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Tuesday, February 23, 2010


These are official United States Army photographs of American soldiers in Afghanistan wearing the Army's new multiple camouflage design combat uniform.

For a larger view, please click on the pictures.

Army News Service
Friday 19 February 2010

Starting this Summer, soldiers in the United States Army sent to fight in Afghanistan will wear an army combat uniform with the "MultiCam" pattern instead of the standard-issue universal camouflage pattern.

Secretary of the Army John McHugh made that announcement on Friday 19 February 2010 after the service conducted a rigorous four month long evaluation of various uniform patterns to determine what could best protect American soldiers in Afghanistan.

The new uniforms are of the same material and cut that American soldiers are already wearing in the Army Combat Uniform or ACU.

It is the camouflage printed on the fabric that will be different.

The change allows commanders in Afghanistan to have more options in deciding how best to equip their troops.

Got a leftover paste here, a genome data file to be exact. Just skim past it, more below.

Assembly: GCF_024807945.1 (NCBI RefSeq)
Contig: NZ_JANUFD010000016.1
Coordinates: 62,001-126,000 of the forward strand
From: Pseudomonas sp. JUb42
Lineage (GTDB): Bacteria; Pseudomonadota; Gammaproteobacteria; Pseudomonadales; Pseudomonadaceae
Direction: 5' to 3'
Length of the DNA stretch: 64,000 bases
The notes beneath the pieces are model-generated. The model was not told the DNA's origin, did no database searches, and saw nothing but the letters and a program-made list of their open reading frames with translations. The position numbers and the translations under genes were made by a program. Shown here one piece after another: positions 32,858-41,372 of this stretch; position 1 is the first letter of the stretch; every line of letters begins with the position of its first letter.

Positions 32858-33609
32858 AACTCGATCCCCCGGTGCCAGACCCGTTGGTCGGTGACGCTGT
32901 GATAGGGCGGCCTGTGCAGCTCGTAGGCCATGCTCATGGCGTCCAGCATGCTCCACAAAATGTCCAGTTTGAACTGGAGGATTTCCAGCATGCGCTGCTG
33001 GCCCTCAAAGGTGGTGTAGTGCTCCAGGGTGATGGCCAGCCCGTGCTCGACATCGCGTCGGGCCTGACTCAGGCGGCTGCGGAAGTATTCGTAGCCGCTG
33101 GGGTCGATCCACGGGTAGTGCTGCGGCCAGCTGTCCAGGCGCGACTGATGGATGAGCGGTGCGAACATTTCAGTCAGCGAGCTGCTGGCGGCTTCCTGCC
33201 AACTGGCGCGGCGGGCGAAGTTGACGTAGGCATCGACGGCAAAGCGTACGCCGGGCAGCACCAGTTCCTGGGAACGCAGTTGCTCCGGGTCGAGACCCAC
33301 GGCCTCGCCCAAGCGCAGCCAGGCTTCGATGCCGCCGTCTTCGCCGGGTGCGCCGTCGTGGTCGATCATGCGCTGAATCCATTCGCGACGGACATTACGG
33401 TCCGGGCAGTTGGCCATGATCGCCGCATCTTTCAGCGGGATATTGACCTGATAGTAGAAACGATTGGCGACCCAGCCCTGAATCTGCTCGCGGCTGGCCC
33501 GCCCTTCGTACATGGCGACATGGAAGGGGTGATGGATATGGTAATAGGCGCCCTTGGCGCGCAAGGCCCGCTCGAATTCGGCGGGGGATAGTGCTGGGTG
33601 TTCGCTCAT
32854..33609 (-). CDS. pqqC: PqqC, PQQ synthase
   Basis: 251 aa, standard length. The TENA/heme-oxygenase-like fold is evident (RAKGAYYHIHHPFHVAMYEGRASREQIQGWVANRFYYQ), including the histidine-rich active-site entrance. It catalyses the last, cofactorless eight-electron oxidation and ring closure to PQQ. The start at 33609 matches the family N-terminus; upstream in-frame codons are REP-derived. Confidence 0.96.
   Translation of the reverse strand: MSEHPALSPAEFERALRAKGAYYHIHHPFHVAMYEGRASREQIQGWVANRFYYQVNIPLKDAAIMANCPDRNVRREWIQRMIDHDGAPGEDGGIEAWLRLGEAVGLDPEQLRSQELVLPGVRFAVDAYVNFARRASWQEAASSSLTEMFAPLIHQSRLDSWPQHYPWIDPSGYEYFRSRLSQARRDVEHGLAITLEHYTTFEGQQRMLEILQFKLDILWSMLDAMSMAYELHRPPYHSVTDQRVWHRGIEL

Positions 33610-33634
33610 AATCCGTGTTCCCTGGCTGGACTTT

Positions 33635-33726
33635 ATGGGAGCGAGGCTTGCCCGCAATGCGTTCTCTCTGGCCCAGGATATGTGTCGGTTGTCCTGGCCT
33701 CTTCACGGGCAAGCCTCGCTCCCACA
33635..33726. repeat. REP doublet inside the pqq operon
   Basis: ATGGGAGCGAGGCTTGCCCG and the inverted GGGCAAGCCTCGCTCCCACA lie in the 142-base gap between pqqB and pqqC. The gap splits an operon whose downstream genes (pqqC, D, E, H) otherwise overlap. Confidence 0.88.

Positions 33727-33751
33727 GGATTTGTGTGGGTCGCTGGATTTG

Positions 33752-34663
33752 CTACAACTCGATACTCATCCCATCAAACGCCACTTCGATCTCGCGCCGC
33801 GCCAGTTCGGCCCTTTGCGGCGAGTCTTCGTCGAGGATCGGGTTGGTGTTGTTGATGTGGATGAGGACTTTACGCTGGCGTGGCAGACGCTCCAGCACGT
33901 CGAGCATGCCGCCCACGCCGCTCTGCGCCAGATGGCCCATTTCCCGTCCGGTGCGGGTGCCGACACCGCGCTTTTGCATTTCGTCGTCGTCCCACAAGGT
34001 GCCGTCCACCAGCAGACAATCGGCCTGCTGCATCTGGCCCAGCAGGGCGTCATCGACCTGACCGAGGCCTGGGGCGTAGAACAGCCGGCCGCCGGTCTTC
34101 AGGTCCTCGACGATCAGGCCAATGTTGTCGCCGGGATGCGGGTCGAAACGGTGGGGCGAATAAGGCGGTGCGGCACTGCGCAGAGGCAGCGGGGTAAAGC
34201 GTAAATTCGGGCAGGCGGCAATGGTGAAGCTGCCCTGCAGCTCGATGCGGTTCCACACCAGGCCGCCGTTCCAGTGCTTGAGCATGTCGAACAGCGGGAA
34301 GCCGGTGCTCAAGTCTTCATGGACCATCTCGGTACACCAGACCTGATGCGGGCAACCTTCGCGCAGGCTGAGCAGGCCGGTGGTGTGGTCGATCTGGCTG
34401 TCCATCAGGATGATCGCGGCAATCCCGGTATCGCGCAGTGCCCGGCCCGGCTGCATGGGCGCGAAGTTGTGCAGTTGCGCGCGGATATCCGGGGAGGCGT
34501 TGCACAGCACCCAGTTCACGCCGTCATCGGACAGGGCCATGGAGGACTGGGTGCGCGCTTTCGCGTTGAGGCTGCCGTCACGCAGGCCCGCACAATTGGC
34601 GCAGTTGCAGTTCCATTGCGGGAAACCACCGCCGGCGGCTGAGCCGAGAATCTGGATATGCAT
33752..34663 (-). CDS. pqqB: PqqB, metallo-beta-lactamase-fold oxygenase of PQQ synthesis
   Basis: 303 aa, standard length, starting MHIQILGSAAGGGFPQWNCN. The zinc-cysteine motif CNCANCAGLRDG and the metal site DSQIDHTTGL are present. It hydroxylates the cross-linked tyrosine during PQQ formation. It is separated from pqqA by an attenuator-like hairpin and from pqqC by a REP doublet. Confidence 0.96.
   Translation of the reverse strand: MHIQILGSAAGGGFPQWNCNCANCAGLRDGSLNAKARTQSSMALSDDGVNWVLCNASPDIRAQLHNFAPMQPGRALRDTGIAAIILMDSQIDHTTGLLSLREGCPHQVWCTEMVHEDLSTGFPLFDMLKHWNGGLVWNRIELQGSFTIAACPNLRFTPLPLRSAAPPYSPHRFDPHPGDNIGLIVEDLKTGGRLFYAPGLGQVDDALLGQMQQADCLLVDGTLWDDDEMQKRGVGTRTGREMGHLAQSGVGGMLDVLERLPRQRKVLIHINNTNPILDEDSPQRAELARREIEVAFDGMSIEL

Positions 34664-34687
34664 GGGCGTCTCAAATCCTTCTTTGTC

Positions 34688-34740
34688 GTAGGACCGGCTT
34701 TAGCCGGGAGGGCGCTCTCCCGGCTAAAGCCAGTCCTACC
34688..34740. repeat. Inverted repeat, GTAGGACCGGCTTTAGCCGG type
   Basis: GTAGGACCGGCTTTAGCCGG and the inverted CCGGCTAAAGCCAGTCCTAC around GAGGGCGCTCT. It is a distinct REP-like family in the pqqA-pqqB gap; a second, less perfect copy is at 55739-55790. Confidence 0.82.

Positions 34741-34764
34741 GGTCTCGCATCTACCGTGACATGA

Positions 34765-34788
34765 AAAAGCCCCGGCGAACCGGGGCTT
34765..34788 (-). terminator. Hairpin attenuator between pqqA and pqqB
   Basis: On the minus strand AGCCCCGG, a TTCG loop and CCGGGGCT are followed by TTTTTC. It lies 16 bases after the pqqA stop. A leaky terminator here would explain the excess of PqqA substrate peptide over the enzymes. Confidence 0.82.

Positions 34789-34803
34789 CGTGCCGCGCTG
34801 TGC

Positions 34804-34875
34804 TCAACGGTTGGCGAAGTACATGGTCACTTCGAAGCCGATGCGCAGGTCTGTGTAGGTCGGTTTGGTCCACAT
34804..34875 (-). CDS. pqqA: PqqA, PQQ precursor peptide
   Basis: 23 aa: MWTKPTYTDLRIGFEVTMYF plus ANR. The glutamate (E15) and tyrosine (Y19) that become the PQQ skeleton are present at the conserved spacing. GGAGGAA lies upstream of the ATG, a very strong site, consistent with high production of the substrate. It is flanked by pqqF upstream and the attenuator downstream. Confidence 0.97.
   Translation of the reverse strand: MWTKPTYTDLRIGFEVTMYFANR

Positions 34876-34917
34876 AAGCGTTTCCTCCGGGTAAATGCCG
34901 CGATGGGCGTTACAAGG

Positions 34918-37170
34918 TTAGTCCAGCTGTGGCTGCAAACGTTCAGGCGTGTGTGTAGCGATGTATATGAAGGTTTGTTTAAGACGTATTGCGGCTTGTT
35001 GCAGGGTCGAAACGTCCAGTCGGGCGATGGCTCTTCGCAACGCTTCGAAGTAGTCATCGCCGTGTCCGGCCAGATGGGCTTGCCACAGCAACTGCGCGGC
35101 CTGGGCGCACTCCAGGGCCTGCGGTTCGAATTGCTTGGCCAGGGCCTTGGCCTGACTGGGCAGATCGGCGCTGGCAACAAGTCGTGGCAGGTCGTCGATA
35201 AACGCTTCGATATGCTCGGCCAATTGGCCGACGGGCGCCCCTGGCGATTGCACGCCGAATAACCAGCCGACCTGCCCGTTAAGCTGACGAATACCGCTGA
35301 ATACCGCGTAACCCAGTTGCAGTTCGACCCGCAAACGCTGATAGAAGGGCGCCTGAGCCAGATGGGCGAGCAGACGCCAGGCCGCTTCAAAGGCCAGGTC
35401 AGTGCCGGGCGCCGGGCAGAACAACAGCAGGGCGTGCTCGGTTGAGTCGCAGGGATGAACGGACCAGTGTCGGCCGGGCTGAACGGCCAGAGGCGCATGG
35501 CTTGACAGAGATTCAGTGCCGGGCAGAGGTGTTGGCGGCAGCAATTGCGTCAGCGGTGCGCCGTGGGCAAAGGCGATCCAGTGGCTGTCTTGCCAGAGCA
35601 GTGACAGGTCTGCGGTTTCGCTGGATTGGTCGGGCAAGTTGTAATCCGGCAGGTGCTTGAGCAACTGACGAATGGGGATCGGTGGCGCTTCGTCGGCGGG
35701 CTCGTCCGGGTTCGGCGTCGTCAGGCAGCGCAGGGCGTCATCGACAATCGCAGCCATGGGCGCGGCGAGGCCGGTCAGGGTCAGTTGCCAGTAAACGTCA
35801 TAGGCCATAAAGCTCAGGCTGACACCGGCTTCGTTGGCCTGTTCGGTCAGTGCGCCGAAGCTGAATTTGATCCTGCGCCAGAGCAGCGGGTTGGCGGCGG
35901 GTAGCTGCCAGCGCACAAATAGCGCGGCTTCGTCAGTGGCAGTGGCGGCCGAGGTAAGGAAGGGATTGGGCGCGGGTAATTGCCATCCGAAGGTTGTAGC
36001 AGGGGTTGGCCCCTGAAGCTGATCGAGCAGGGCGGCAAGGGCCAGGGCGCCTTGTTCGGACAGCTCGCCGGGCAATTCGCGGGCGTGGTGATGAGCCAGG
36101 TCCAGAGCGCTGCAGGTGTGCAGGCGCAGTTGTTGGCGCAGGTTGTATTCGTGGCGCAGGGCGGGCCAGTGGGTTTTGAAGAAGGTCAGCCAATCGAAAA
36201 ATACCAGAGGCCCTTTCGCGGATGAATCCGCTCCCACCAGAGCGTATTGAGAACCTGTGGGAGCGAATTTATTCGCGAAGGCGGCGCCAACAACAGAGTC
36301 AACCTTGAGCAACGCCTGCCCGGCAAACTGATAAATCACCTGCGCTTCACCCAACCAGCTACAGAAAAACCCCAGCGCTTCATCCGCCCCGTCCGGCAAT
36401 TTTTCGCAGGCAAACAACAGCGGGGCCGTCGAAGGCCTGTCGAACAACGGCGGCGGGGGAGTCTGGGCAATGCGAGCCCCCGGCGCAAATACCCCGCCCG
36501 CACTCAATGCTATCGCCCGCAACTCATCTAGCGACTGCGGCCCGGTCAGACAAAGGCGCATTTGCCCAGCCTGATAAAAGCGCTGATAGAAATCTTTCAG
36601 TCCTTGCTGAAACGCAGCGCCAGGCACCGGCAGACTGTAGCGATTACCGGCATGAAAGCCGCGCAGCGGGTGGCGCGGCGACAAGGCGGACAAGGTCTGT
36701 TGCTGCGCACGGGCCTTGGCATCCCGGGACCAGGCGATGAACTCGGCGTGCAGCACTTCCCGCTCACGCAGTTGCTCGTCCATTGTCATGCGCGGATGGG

"As a material provider, I want to be responsive to the soldiers I support," said Colonel William E. Cole, project manager for Soldier Protection and Individual Equipment.

"I want to give commanders options, I want to be responsive to soldiers.

That is what we were trying to do - - - we're working to give (them) more options."

The uniforms bearing the new pattern, like the latest ACUs, are fire resistant.

They are officially called the Fire Resistant Army Combat Uniform.

The decision to use the MultiCam pattern came after the Army evaluated its effectiveness at providing camouflage protection in Iraq.

That was done, in part, by consulting with nearly seven hundred and fifty American soldiers who had deployed to Afghanistan.

Those soldiers participated in a "photo simulation" study administered by the United States Army.

Additionally, feedback from soldiers who have already worn the uniform in Afghanistan was used to make the final decision.

About two thousand soldiers were involved in tests to see how effective patterns such as MultiCam and UCP-Delta were at providing concealment in the varying terrain of Afghanistan.


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